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A Killer Deal - the Story of the First Modern Domestic Terrorist

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A Killer Deal:

The Story of the First Modern Domestic Terrorist

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By: Joseph Kang

  1. The Situation
  2. Life of the Unabomber
  3. The Manifesto
  4. The Key Players
  5. The Terms
  6. The Options and Alternatives
  7. The Resolution
  8. Conclusion
  9. Works Cited

  1. The Situation

In 1995, a man named Ted Kaczynski, notoriously known as the Unabomber mailed a letter to the well-known newspapers The New York Times and The Washington Post and laid down the terms to one of the most notorious deals in criminal history. He would stop his 17-year operation of elusive mail bombing attacks and cease all other terroristic activities if the Times or any other well-known newspaper would publish his personal “Manifesto” titled Industrial Society and its Future. This 35,000-word manifesto illuminated his views on the evils of modern industrialized society and his opposition to an increasingly technologically driven world. For the select few individuals that were forcibly thrusted into this situation, an ethical dilemma of massive proportions was in their hands. The impetus of making the right decision was paramount, with far-reaching repercussions that could potentially affect an entire nation’s well-being. If the Unabomber was to be believed, the power to save lives was now in the hands of the newspapers and the journalists. If the Unabomber is lying, then the newspapers would have ceded control of their organization to the sadistic demands of a terrorist. Even with all this in mind, the situation also offered a sliver of glimmering hope that the end to nearly two decades of untraceable terror and fear was in reach, with only a simple request to make a terrorist’s life philosophy and inner beliefs widely known to the world standing in the way. To top it all off, the Unabomber made it clear that it must be done in the next three months or else the bombings and killings will continue.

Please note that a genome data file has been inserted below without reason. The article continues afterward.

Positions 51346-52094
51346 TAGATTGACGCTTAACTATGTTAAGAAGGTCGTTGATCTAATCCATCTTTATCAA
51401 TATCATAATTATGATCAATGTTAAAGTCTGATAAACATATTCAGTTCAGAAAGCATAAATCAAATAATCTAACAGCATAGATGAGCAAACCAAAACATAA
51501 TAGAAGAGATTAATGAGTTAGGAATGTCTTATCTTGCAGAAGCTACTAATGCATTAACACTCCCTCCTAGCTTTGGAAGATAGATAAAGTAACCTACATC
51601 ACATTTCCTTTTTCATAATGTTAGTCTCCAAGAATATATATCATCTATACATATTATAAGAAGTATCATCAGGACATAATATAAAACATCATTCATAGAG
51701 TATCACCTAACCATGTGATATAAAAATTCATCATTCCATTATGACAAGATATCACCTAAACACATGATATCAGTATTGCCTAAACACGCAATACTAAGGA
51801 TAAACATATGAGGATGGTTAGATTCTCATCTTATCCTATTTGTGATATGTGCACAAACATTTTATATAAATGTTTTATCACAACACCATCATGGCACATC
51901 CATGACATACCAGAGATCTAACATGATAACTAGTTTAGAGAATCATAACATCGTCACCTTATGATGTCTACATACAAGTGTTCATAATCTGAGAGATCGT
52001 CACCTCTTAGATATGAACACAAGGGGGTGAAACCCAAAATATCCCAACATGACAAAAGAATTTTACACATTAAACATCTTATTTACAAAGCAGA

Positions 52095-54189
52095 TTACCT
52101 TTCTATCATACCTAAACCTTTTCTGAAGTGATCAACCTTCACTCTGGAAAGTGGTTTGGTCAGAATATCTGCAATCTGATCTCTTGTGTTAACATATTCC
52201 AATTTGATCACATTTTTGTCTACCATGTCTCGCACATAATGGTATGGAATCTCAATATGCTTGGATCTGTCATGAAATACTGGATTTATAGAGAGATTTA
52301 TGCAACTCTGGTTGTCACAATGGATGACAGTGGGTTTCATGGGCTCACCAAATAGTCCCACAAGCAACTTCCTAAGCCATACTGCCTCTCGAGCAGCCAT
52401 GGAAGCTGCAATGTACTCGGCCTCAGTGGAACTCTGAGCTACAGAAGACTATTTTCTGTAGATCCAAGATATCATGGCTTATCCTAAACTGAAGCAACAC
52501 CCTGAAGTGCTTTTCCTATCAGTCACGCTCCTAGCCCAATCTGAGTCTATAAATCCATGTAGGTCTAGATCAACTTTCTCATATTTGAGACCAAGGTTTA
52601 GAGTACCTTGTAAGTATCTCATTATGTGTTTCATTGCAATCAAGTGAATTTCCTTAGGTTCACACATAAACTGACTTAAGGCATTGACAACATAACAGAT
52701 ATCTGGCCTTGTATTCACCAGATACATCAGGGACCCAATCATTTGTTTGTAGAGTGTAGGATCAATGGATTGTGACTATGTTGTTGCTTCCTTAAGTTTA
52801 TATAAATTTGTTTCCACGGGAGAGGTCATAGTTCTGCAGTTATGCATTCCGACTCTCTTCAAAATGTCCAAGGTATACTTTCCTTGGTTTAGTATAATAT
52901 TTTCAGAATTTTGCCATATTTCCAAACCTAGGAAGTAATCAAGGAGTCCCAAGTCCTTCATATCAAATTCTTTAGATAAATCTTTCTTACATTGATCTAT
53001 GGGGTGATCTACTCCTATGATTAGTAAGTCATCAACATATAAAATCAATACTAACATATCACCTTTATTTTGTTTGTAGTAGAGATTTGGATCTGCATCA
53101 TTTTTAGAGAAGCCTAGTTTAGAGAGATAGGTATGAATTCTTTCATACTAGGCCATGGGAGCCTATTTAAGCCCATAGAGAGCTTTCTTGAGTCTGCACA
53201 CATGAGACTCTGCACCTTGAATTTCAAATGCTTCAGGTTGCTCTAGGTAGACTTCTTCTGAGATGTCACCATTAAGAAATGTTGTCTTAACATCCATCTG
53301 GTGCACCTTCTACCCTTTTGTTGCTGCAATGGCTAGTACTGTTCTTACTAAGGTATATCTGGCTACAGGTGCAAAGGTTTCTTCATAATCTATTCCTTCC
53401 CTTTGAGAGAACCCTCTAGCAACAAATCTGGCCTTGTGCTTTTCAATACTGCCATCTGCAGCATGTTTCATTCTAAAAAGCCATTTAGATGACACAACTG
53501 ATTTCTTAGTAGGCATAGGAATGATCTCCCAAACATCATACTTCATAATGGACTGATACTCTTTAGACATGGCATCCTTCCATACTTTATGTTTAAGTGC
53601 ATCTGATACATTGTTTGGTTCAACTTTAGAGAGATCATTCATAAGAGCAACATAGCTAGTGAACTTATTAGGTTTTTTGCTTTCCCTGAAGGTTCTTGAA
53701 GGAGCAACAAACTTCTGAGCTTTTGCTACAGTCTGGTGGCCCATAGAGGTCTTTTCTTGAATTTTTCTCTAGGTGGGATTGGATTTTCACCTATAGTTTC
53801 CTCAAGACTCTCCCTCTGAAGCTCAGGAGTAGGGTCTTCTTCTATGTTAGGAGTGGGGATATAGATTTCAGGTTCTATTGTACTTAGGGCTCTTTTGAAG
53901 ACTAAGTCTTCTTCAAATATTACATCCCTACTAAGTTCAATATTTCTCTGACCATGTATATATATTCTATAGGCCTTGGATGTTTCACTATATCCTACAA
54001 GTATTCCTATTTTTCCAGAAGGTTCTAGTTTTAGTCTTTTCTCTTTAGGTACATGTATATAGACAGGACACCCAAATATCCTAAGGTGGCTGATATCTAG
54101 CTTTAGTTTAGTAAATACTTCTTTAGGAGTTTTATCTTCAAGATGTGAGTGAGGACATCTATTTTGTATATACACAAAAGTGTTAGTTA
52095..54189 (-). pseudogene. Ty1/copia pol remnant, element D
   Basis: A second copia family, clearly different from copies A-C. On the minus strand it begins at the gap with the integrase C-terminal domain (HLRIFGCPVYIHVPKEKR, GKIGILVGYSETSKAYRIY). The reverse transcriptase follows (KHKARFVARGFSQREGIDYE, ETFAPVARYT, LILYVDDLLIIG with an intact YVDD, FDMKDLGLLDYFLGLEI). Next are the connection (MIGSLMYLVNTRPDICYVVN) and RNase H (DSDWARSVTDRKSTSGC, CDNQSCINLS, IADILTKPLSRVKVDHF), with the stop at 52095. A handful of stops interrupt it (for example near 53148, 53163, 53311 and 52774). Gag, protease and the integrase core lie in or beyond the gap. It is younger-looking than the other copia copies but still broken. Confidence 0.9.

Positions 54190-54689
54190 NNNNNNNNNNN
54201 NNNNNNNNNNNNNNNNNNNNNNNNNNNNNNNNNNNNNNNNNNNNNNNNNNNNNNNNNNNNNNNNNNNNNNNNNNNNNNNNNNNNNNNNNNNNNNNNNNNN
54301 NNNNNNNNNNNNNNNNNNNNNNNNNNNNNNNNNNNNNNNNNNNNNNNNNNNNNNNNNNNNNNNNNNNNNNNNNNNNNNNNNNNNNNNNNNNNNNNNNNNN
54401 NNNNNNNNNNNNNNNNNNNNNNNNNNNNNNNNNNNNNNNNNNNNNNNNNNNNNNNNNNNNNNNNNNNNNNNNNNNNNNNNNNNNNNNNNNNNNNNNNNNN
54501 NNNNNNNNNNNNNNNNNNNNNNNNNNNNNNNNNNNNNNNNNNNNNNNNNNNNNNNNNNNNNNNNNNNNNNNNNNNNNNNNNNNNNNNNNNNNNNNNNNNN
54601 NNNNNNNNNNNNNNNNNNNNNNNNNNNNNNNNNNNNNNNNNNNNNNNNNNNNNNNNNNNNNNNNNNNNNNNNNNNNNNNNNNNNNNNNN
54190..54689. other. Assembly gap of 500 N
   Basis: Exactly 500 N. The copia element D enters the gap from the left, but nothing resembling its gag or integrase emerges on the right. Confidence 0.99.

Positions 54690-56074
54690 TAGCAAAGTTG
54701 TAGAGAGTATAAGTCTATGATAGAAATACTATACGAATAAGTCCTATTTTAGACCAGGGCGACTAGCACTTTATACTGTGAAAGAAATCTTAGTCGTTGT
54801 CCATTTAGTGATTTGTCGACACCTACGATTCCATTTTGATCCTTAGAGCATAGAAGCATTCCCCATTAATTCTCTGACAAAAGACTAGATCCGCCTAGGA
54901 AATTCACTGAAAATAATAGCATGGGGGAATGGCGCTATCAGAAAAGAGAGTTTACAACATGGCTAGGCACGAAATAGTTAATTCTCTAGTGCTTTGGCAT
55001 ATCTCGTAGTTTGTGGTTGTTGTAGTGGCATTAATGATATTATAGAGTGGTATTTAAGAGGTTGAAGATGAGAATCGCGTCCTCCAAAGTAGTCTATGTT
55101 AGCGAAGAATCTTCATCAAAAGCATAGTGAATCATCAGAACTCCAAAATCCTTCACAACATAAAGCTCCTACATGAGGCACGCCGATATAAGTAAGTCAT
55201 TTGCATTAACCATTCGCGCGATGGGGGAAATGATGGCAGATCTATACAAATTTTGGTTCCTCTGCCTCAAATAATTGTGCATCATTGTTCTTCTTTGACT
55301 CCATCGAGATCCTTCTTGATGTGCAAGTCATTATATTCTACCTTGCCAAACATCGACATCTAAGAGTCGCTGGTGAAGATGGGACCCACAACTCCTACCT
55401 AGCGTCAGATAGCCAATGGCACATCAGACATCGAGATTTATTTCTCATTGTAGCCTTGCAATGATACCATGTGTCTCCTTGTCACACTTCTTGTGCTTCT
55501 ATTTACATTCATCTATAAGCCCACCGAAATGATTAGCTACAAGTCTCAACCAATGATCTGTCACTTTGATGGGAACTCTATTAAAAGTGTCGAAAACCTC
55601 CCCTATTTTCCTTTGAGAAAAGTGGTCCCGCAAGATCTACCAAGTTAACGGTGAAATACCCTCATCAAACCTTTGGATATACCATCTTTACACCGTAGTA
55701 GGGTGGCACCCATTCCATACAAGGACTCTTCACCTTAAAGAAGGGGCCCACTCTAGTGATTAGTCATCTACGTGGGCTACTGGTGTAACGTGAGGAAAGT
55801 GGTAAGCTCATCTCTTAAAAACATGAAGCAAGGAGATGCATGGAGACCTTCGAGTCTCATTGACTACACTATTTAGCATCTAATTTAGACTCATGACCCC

1. The Life of the Ted Kaczynski “the Unabomber”

The Unabomber’s bold and unconventional request to spread his “Manifesto” as the conclusion of his terror campaign was a decision that ultimately could only be explained by closely examining his life and development. The story of the Unabomber begins with an unfulfilling childhood, repressed anger, and social ostrasization. Ted by all standards at the time was raised by an ordinary immigrant Polish Catholic family and had one young brother named David, who he remained close to amidst the chaos throughout his life. Even from a young age, Ted displayed signs of superior intelligence from a very young age. “A neighbor said Teddy was in grade school when Wanda began reading him articles from Scientific American that a college student might find challenging. But with her help, he seemed to grasp concepts with ease (NY Times).”